Blessed with some suspiciously  balmy Mediterranean weather, I end the week walking along ‘my’ seaside prom with some female friends – the type that go back years and pick up mates’ short hand mid-sentence though we haven’t got together since the snow.  From my kitchen window we toast down the sunset with glasses of Prosecco before it dawns on us that a post-supper stroll would be kinder than wilting menopausally inside.

Over supper one friend predicts Grade 5  excitement ahead as long as we keep our focus on the sun rise rather than dwelling on sunsets, pretty though they can be.  She predicted plenty of possibilities as long as I (yes, the focus was definitely on me at this point) stop watching couples from the safety of my window, wondering with my little green eye why they find it impossible to walk a few flat yards without holding hands.  I think the hint here is  that I am starting to cast these couples in some unicorn bubble of romantic froth that I imagine myself excluded from for life.  Married friend helpfully points out that all these couples have probably just argued or simply detest each other (or both) and are  clutching each other to prevent either party escaping.  Much too hot to hold hands anyway; I hate a sweaty palm.

Speaking of sunsets, which I think we were, in teaching you learn to look for good endings, good outcomes, good results and each academic year aims to culminate in a finale of celebrations to see the sun go down on another cohort.  Although the brutal litmus test of success won’t arrive until exam results are posted in August, it’s prudent to bank any potential party early. This week the Year 13 prom provides the perfect vehicle to salute student grit, spirit and humour and their capacity to party until the sun comes up – literally.

Waiting for the coaches to transport nearly 200 party animals to the ball, I marvel as students I have seen ashen, pale and crotchety over the last few exam months, flit around friendship and parent groups in dragonfly array, finding life hilarious once more and posing readily for photos.   This has been a singular year group, I shouldn’t have favourites of course, but they have proved to be very special. Happily oblivious to my personal upheaval, they are unlikely to  realise that their crisies  and personal dramas have kept me distracted and full of respect. Many of the challenges they have faced have been volcano to  my mole-hill and I have embraced their teaching discretely.  I hope the only groans to come are those that might emanate from lifting a shed load of qualifications.  This is an impressive group of young adults fully deserving of a  party.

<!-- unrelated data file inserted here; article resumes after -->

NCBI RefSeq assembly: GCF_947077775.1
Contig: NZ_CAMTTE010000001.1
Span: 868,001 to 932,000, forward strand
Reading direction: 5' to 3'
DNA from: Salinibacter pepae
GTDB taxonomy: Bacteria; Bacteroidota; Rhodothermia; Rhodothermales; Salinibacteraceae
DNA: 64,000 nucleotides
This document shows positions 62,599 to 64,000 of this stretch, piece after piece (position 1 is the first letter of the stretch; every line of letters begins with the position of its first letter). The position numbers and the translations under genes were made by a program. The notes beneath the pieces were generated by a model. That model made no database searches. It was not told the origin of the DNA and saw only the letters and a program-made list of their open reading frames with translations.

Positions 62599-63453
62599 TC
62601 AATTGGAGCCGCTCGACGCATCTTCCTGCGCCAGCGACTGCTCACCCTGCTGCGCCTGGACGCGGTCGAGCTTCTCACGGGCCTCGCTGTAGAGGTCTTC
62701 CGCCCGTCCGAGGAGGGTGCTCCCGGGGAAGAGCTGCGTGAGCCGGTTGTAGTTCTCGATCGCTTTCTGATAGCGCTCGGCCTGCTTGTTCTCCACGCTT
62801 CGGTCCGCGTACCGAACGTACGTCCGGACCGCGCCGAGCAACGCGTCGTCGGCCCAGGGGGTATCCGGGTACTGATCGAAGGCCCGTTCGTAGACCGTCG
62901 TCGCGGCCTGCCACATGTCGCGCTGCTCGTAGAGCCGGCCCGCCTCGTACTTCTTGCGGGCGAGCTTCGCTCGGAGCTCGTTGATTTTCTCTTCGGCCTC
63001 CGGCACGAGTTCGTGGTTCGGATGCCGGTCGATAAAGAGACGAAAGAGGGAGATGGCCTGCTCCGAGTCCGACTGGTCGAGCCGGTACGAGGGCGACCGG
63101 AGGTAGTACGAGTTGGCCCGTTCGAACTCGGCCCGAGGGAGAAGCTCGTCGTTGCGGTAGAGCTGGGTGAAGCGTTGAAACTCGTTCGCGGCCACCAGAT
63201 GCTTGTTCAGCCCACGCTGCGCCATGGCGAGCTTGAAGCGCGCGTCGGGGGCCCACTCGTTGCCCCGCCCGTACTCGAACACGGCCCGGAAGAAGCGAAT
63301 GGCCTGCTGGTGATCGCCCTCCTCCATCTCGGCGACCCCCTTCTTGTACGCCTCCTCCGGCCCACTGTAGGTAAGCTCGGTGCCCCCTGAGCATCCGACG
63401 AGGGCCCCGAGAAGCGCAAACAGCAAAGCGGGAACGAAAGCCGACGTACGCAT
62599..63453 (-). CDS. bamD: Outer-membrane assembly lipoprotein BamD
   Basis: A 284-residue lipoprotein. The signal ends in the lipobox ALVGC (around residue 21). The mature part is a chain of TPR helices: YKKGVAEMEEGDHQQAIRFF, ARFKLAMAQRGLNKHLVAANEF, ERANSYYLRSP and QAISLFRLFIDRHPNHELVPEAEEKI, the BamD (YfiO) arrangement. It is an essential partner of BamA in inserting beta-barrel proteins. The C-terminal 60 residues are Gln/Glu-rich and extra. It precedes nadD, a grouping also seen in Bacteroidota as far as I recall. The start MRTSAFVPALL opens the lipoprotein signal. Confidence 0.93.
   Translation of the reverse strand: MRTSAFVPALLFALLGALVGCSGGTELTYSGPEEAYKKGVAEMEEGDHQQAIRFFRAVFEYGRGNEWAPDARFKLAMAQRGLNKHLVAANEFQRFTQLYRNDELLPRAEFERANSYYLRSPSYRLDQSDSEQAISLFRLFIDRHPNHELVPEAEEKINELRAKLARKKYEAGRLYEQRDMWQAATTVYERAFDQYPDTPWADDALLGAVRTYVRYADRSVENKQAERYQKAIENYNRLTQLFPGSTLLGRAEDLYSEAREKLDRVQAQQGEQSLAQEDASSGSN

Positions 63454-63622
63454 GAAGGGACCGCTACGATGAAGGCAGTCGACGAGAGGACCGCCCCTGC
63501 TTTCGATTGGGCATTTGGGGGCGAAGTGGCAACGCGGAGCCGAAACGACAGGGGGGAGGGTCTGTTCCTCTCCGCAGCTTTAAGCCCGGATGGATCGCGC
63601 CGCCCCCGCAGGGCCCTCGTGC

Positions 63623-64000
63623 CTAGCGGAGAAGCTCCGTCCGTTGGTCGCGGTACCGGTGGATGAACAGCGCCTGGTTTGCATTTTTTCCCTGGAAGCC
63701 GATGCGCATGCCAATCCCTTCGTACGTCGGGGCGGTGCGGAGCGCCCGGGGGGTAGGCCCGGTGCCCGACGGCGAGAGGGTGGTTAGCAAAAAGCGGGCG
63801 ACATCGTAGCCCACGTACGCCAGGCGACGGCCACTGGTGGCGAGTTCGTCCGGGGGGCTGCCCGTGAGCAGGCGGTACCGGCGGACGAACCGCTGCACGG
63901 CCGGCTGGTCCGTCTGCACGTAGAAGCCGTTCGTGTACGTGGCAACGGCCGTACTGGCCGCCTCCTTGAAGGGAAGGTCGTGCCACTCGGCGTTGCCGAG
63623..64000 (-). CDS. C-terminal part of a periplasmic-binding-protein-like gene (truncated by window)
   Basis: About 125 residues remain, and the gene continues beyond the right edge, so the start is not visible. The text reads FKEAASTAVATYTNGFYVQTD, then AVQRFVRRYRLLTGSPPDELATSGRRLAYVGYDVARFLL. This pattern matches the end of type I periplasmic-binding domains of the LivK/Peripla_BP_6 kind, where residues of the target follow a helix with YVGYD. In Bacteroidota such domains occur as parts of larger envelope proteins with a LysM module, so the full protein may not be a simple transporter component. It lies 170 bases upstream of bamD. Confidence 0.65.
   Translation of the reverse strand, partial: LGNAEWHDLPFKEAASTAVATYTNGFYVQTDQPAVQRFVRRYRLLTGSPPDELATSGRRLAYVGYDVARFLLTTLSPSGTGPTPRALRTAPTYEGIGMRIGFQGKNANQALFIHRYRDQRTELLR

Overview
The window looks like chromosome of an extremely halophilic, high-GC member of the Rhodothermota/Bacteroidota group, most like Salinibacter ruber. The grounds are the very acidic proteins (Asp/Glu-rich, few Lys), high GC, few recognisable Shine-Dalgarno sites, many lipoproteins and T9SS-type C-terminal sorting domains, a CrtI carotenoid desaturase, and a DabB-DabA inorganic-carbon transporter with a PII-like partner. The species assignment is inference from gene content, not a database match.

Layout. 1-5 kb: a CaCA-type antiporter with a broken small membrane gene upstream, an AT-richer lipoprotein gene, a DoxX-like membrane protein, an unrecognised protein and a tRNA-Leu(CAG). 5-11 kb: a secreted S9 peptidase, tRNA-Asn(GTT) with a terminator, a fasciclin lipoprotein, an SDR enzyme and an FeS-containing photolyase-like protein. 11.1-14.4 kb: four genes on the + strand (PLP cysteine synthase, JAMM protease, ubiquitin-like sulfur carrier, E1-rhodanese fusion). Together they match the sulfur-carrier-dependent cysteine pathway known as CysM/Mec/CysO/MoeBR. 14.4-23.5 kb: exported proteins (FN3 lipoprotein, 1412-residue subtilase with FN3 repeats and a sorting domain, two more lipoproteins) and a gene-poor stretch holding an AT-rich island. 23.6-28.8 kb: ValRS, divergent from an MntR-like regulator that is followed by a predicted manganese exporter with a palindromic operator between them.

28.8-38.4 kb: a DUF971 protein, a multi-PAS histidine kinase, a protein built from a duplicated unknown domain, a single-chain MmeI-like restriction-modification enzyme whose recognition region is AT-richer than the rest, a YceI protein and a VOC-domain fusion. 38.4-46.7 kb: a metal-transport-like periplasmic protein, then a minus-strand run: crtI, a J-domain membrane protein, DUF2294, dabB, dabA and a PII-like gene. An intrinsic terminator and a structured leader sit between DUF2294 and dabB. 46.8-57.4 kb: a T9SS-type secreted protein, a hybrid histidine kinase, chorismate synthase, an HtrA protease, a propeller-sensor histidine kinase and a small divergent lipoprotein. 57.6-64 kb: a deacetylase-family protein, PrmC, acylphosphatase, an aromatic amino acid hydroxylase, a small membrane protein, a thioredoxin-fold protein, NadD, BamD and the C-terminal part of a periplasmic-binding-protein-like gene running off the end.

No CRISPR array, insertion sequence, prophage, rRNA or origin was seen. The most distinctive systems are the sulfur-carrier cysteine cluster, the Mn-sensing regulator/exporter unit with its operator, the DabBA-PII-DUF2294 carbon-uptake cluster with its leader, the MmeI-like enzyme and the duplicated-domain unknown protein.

At the prom, the Mediterranean weather persists and we share cocktails on the hotel patio (we check ID, naturally), watching a blood-orange sun melt below the skyline before fireworks barrage across the vista, fizzing and squibbing to toast two years’ of  hard work.  I love a school prom – nothing like this existed back in the day – I embrace the opportunity to dress up and queue for a place at the photo booth, sweet stall and for the three course meal.  Then there is the teacher dancing –  I dance like no-one is watching and feel sadly abandoned by my colleagues.  It’s a badly kept secret that it was I that persuaded the DJ to play Cha Cha Slide and the Macarena – yes, his condescending eye roll was humiliating but not as mortifying as it would be trying to cut some shapes to a drum ‘n’ base sound track – my colleagues should be grateful. The price will be the Head of Sixth Form memed across social media by midnight, but at least Cinderella went to this ball.

At midnight the students pack teachers off,  shedding their stilettos and finery and replacing them with trainers and clubbing gear; we are tasked with taking their prom attire back into school, and promised that they will collect their belongings should they ever return from the bright lights of Brunel’s Bristol.

Spoiler alert; the students do eventually return and their bags of clothes disappear by the end of the week.  School feels ominously  quiet at this changing of the guard as we wait to induct a new year group.  When our returning revellers do stumble into the office, they show us photos of the sunrise they welcomed in over Brandon Hill and videos of a spontaneous singalong on the first bus back out of the city – 40 of the last students standing, singing ‘Angels’ and cheering goodbye to each other at each bus stop (and to total strangers on their usually mundane daily commute).

‘We’re knackered Miss’, said one exhausted clubber, crawling under the office desks to retrieve a pair of ambitiously red high heels, ‘ but if you said we could do it all again tonight, we’d be back here in a flash.’ I take note, sunset or sunrise, always a fresh start if you have the right attitude and the right pair of shoes.

A beautiful sunset is always welcome and so is Grade 5 excitement, so sunrises need seeking out even if alcohol is not always offered at this time in the morning.  Luckily I’m an early riser.  Last night our Prosecco- fuelled excitement coaxed from our party another impromptu sign up for September’s sky dive .  Consequently we walk along the prom and discuss our fear of heights and bad landings; we agree that it will be acceptable to hold the hand of the companion sky diver, clammy hands or not.  We return to toast future sunrises and to wear down the last one of us still to sign on the dotted line – she’s a late riser, but we’re expecting great things at sun up and we’re ready to pop some more corks on her behalf.


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